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Poolmanis

AzB Silver Member
Silver Member
nice video Dave. I like especially thing about looking down to diamond to see where cue is. I have used that for years to get more consistent hit on 8- and 10-ball breaks.
 

dr_dave

Instructional Author
Gold Member
Silver Member
Dr. Dave, I'm curious what percent of your cue balls return to your cue tip after being hit by the rebounded object ball? 5/10? 3/10?
... as well as it did in the video? ... probably 1 in 20. If I remember right, it happened on my 4th attempt, but I was honestly a little lucky to hit it that well. It is much tougher than it looks. If your aim is off even a hair, or if you have even a hint of sidespin, the CB won't come back to the tip like that. Give it a try.
 

kling&allen

Registered
... as well as it did in the video? ... probably 1 in 20. If I remember right, it happened on my 4th attempt, but I was honestly a little lucky to hit it that well. It is much tougher than it looks. If your aim is off even a hair, or if you have even a hint of sidespin, the CB won't come back to the tip like that. Give it a try.

Thanks for the feedback. I always run all your drills! It's helpful to know the failure rate as it avoids frustration and indicates how to measure success or improvement. You have other drills (following the ball into the pocket) in this video with set goals like 5 in a row.

I've noticed my alignment can vary based on how far I'm reaching over the table. I added a couple more dots on my table so I can check alignment when the cue ball is near the middle of the table. Once you have two dots on the table, you can place the laser level on the cloth and it's really easy to add more.
 

Poolmanis

AzB Silver Member
Silver Member
Thanks.



That's a good idea to use this trick on a center break.
My 10-ball break i will normally have really close to Diamond between corner and and middle Diamond. You can use it too effectively. About half inch center from that Diamond.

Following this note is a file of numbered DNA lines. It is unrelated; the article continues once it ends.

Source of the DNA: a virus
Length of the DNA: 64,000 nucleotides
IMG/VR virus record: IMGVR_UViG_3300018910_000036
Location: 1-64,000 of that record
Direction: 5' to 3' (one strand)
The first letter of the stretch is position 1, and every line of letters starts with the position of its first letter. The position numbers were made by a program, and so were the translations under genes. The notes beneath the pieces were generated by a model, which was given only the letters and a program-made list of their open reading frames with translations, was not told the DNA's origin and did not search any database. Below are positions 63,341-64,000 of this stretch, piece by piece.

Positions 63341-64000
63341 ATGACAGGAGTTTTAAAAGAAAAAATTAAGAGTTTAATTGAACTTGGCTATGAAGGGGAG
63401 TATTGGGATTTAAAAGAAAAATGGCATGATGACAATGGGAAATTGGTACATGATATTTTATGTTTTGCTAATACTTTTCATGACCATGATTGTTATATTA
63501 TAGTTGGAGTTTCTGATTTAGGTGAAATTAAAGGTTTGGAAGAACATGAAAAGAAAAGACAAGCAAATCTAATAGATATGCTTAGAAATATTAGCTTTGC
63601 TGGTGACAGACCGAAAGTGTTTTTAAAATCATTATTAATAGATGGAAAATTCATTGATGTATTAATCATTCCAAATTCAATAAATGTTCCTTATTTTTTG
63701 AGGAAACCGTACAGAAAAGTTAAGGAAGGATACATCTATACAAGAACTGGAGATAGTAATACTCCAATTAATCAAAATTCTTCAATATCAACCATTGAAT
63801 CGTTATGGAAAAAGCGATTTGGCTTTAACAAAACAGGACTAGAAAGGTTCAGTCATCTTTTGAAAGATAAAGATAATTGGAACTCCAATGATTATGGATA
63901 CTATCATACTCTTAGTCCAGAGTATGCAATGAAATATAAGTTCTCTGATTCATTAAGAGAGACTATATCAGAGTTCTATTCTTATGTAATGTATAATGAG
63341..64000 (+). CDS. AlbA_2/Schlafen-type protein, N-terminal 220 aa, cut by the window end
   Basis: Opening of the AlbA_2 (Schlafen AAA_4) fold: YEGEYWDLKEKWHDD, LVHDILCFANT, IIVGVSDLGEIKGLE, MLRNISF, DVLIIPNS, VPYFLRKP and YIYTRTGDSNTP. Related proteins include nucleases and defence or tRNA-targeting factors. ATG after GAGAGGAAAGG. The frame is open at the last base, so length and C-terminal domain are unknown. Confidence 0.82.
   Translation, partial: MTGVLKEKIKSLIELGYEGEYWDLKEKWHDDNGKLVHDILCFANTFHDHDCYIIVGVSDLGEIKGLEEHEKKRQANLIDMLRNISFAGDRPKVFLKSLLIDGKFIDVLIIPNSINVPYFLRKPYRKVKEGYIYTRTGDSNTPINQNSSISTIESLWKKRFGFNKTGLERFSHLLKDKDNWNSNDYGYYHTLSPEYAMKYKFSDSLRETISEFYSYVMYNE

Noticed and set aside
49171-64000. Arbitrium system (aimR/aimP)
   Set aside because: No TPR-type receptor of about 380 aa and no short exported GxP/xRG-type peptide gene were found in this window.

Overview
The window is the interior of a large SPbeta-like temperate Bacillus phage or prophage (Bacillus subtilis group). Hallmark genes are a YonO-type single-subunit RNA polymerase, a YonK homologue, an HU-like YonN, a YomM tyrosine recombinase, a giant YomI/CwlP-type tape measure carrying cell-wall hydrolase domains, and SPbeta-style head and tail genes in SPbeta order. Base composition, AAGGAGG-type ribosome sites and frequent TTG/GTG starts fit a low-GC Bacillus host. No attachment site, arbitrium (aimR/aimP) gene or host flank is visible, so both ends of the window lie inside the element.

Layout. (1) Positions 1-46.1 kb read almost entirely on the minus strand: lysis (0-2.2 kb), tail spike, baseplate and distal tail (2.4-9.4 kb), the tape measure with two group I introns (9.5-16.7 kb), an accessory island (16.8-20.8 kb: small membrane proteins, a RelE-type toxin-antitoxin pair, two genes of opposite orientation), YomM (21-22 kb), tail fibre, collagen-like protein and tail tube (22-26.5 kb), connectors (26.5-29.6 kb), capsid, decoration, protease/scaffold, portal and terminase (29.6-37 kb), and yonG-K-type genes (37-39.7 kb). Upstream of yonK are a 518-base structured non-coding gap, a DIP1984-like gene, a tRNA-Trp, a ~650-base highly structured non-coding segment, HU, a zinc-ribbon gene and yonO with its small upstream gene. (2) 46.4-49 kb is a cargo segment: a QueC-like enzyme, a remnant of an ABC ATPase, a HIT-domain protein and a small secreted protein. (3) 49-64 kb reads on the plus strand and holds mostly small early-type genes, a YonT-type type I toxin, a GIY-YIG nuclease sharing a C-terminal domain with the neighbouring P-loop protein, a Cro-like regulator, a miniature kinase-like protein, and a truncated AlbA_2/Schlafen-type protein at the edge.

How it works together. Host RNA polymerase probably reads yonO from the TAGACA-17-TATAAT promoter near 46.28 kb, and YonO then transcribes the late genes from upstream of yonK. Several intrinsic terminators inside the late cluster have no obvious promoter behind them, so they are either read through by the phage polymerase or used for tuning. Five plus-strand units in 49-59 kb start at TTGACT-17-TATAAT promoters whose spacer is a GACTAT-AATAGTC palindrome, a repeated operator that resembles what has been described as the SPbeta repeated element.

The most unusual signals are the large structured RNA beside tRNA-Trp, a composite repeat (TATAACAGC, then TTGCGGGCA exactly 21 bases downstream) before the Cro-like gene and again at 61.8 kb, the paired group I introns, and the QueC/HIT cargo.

Sometimes cue can go directly over Diamond. Depends how table will break.

This is what i do before match normally in 10-ball competition or match when warm up (or if no warm up then 1st break)
Step 1 : put cueball around that spot when one points cue to head on 1 ball, when cue is going that half inch inside of that next to middle DIamond.
Step 2: Break once hard with slightly elevated cue. It will leave mark to cloth where i did shoot break. Observe where you cue is located before you shoot break.
Step 3. Use that break spot and cue location to fine tune accuracy of your break.
If i get solid hit to 1-ball from that spot i normally have 1 ball really close to corner pocket and i make a ball really good %. Cueball need to have that little hop in air after hit to 1-ball though to break be effective though.

Sorry i have problems to describe process literally in English. I hope you get it :D
 

dr_dave

Instructional Author
Gold Member
Silver Member
Cueball need to have that little hop in air after hit to 1-ball though to break be effective though.

Why do you think the CB needs to hop for the break to be effective. Or do you instead mean that if the break is effective with a square hit and good speed, the CB will hop because it is unavoidable due to slight downward hit on the CB from the slight cue elevation needed to clear the rail?
 

Poolmanis

AzB Silver Member
Silver Member
Why do you think the CB needs to hop for the break to be effective. Or do you instead mean that if the break is effective with a square hit and good speed, the CB will hop because it is unavoidable due to slight downward hit on the CB from the slight cue elevation needed to clear the rail?
In my opinion: cueball hop is happening when timing of stroke is good. It also allows 1-ball head towards corner pocket. Break need to be powerful to make it happen. When it hops controlled, break is powerful enough.
When i teach break shot to bad breakers I just want to them to be able make it hop and they have to break with good timing to make it happen.
When they can make it happen consistent their breaking ability normally take huge leap.
 

dr_dave

Instructional Author
Gold Member
Silver Member
In my opinion: cueball hop is happening when timing of stroke is good. It also allows 1-ball head towards corner pocket. Break need to be powerful to make it happen. When it hops controlled, break is powerful enough.
When i teach break shot to bad breakers I just want to them to be able make it hop and they have to break with good timing to make it happen.
When they can make it happen consistent their breaking ability normally take huge leap.

I think CB hop on the break is mostly this: If the break is hit well with a square hit and good cue speed, the CB will hop because it is unavoidable due to slight downward hit on the CB from the slight cue elevation needed to clear the rail. There is no real advantage in the hop itself. For more info, see: